Not Getting Called For Job Interviews? Here’s How To Send Job Applications

In a country such as ours, with a sluggish economy and an unemployment rate at a staggering 27.7%, the job market is very competitive. Looking for a job is a very challenging and expensive exercise, and at times, those interview calls are too far in-between. Social media junkie Theodorah Manjo recently shared a vey helpful Twitter thread on how to apply for a position; in the daily hustle of searching and applying for anything and everything, we could easily overlook the basics of ‘how’ to communicate with potential recruiters.

Here is an edited version of the thread;

When applying for a job, its not always that we don’t fit the criteria or that we lack the required skills to at least get called for interviews, it could be how we communicate with potential recruiters. Here are some tips on how to send job applications;

Firstly, your e-mail subject is very important – this is the heading of your email. It tells the person what they are about to read. Try to be as descriptive as possible, remember you are likely not the only person applying for this job and the employer maybe expecting scores of CVs.

The employer could also be hiring for multiple positions, an admin clerk, graphic designer and project manager for instance, you need to be specific about which position you are applying for; you use the subject line line to specify.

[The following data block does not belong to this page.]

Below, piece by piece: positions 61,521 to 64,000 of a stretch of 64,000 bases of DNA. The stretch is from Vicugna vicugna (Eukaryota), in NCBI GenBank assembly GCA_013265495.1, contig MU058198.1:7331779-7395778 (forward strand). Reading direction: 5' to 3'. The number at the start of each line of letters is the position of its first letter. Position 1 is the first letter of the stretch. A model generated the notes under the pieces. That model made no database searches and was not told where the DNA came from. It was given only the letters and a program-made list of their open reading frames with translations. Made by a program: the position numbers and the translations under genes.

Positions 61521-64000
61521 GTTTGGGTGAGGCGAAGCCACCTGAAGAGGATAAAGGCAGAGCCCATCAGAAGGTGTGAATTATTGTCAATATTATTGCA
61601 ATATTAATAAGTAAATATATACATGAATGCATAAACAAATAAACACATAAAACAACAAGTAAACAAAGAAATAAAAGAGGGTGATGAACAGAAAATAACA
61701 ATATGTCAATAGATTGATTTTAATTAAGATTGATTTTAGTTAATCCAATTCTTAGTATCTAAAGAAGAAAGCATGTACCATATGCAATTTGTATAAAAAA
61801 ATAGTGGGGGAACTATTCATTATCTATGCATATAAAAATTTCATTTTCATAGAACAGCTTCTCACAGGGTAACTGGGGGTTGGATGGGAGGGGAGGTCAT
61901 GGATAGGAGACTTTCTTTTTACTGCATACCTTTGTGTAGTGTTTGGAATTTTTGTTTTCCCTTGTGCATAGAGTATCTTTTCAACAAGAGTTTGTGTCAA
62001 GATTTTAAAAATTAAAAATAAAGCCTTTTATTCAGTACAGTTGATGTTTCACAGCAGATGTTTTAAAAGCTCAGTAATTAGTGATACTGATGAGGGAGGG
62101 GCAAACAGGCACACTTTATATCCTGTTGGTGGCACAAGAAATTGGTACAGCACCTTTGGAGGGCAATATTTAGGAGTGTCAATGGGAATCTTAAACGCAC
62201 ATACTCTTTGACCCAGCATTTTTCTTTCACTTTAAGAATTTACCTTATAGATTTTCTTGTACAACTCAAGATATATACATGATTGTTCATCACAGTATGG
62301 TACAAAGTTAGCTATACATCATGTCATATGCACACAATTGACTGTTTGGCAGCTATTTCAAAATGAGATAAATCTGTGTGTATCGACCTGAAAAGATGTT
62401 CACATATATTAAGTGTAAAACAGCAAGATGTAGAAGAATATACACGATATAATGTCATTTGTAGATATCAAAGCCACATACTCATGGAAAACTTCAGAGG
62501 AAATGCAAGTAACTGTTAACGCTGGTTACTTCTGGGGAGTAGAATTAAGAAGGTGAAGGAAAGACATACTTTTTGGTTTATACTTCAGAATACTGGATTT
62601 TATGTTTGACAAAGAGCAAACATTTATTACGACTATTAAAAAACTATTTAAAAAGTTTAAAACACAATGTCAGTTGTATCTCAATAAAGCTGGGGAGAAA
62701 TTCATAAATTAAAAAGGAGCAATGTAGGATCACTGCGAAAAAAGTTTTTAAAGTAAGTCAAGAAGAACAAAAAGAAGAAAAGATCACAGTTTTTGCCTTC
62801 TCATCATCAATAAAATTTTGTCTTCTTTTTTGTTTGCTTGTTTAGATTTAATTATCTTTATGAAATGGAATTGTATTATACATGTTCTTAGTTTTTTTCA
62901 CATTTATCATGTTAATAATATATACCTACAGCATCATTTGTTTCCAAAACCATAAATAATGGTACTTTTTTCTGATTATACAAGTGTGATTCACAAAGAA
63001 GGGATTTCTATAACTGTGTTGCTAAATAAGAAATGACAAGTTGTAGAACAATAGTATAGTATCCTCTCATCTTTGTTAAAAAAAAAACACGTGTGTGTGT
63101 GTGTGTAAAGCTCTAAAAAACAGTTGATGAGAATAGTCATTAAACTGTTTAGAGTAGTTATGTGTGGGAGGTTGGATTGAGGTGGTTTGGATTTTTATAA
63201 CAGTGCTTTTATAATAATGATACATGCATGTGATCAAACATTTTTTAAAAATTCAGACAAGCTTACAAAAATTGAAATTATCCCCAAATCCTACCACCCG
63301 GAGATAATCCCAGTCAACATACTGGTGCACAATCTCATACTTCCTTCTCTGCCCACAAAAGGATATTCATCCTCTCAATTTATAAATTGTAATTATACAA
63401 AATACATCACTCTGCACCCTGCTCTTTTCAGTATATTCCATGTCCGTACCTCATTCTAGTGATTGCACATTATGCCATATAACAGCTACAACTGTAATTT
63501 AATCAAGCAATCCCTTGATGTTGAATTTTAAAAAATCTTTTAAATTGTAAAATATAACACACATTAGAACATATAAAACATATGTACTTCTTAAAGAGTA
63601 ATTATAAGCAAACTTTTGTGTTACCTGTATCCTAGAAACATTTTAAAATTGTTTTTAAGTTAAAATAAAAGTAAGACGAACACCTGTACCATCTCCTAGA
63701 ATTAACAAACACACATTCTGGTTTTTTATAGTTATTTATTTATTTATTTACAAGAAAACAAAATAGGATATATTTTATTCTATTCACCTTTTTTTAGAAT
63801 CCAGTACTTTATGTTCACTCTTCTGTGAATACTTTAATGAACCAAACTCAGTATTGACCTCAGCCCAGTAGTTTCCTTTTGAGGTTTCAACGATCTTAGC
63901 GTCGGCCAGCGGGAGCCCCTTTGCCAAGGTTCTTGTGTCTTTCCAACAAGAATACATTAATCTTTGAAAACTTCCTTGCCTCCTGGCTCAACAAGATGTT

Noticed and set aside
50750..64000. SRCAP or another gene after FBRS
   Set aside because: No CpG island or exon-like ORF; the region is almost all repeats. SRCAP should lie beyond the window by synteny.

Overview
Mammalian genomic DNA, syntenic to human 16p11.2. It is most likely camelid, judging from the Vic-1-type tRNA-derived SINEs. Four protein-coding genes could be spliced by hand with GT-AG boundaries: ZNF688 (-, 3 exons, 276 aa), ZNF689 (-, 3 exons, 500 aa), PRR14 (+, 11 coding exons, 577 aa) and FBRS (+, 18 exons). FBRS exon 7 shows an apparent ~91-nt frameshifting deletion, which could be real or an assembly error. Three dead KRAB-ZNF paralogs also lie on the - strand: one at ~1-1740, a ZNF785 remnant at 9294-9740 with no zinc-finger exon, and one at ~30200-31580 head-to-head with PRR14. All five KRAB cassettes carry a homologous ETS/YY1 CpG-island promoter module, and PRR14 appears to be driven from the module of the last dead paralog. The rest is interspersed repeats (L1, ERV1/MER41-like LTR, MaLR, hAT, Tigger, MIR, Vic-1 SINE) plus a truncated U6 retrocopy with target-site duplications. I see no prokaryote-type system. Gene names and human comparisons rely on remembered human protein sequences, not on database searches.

It is always a good idea to add your name to the subject line – this adds character & could set your application apart, for example; “Videographer Position | Name Surname” or “Application for a Bookkeeper Position”.

Now that we know what your email is about, we need to know a bit more about you and why you’re applying for this position;

Briefly introduce yourself in the e-mail by telling a very concise story of who you are, what you want and what you need from the employer (for them to view your CV) – this is a tricky balancing act. Here are a few examples:

Try to only mention your name, position applied for, availability, how much you earn and then close with a bold ending. Remember all you need at this point is for your CV & portfolio to be looked at; Just wet their appetites with enough info, your CV should then do the rest for you. It is generally acceptable to send an e-mail at night and during the weekend – as long as you don’t spam the recruiter.

Telephonic communication after sending your application is just as important as the application itself, to better manage this, create a spreadsheet of all the jobs you have applied for. Avoid submitting mass job applications and when you do get the call, you have no idea who it could be. Another mistake to avoid is forwarding your CV every time you apply for a new position, it is lazy & unprofessional, make an effort with each application.

You’re welcome to ask if the position has been filled and remember to thank the employer for their time.

I hope this was helpful.

*Originally written by entrepreneur, writer & digital marketer Theodorah Manjo. More about her here

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